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More than half of trucks inspected in Metro Vancouver last year pulled from road

Click to play video: 'New numbers cast doubts on safety of commercial trucks in Metro Vancouver'
New numbers cast doubts on safety of commercial trucks in Metro Vancouver
With commercial vehicle overpass strikes making headlines these days, there are some grim new numbers on overall truck safety. Rumina Daya has the latest results from last year's police checks, which cast more doubt on the condition of many of the big rigs on the roads – Feb 1, 2024

RCMP in Metro Vancouver say a coordinated enforcement blitz targeting commercial vehicles resulted in more than half of trucks inspected being pulled from the road last year.

The initiative, led by the Burnaby RCMP with the participation of nearly a dozen other agencies including municipal police forces, bylaw officers and the Commercial Vehicle Safety and Enforcement, staged 50 planned inspection operations around the Lower Mainland in 2023.

Click to play video: 'Trucks struck Lower Mainland overpasses 8 times in 2023'
Trucks struck Lower Mainland overpasses 8 times in 2023

Of the more than 1,700 trucks inspected, 999 (58 per cent) were placed “out of service.” Officers observed nearly 4,000 violations, and issued just under 1,300 tickets.

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“They are proverbial tanks on the road,” Burnaby RCMP Const. Kevin Connolly said.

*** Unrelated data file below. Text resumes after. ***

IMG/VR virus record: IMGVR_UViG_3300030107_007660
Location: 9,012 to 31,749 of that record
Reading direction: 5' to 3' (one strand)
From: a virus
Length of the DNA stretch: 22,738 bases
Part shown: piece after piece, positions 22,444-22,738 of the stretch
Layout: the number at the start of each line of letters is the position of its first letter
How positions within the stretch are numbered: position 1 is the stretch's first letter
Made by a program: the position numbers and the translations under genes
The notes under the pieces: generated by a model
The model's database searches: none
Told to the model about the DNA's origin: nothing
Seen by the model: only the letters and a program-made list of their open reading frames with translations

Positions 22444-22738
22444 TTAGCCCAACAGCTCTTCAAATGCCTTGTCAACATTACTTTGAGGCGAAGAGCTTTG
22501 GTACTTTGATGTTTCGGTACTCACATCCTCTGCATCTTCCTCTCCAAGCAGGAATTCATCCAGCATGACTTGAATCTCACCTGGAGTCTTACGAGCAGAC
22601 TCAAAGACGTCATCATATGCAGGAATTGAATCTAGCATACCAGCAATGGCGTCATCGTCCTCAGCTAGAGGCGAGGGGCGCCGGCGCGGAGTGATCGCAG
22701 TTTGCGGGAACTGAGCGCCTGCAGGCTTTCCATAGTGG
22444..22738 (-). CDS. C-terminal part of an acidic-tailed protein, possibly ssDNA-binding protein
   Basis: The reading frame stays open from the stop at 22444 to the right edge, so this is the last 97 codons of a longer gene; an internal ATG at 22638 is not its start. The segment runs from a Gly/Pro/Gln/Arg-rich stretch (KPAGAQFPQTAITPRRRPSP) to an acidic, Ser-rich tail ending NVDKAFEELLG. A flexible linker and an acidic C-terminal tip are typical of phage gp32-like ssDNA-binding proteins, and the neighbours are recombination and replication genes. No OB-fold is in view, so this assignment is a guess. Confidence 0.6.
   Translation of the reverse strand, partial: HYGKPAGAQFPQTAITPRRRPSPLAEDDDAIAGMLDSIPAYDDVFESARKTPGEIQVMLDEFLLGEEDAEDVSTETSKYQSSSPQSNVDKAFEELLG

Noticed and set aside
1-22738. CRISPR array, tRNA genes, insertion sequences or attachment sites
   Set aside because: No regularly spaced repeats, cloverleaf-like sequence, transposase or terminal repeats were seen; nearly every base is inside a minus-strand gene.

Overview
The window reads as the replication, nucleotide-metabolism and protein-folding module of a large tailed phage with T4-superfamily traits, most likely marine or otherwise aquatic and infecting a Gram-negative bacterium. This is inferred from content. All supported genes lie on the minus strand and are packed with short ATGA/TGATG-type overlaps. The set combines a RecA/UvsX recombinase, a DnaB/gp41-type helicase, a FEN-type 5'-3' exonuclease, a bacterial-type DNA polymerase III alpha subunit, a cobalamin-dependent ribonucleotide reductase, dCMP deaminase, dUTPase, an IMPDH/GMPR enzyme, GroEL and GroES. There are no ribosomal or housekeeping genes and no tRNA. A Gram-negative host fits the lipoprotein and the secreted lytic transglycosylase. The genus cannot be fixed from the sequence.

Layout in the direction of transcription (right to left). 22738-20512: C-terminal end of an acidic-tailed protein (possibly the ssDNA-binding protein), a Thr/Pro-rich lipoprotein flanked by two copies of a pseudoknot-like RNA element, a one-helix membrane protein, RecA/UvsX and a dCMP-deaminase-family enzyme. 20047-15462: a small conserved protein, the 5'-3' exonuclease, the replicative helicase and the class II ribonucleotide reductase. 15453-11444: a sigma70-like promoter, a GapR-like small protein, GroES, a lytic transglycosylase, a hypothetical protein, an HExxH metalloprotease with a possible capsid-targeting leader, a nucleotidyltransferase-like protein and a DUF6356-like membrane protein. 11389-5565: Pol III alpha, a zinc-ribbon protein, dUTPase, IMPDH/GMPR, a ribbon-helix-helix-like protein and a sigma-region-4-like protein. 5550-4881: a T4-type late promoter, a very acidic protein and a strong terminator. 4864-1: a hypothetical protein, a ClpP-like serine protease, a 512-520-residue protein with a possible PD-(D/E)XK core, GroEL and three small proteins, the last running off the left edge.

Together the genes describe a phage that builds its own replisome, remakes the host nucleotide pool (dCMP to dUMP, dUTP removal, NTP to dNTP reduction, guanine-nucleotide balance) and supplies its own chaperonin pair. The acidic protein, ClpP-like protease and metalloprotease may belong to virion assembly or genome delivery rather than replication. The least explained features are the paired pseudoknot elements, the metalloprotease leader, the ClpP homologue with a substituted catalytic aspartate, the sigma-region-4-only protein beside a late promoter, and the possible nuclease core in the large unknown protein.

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“When you are travelling on Highway 1, how many trucks are in your vicinity? … Now picture the fact, all those trucks you are seeing in front of you, around you, over half of them are not safe to be on the road.”

Connolly said police recognize there are many responsible truck drivers on the road who take all the necessary steps to ensure safety.

But he said they are also seeing a growing number of unsafe vehicles on the region’s roads.

Click to play video: 'B.C. truckers renew calls for greater oversight after most fail inspections'
B.C. truckers renew calls for greater oversight after most fail inspections

The top infraction police found was defective vehicles, Connolly said. The biggest share of those failures included non-functional headlights, tail lights and turn signals, followed by faulty brakes.

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The number two issue police found was improperly secured loads.

“We regularly find commercial trucks, whether transporting freight, pallets and cargo, dangerous goods, or loose items on a flat deck, are just not secure,” Connolly said, referencing one case in 2022 where a large metal beam fell from a flatbed truck and struck another vehicle.

“Where we are seeing a disconnect is that lack of due diligence,” he said.

The update comes as the provincial government phases in new rules for commercial vehicle operators in the wake of dozens of recent overpass strikes.

Click to play video: 'Troubling results during truck inspection blitz'
Troubling results during truck inspection blitz

The crackdown includes increased fines for over-height loads, and fleet-wide licence suspensions for companies found to be repeat offenders.

By June, dump-style trucks will need to install in-cab warning devices to alert drivers if their box is raised while in motion, with new fines for non-compliance.

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All commercial vehicles will also be required to install speed limiters preventing them from travelling faster than 105 km/h by April 5, with new fines for non-compliance.

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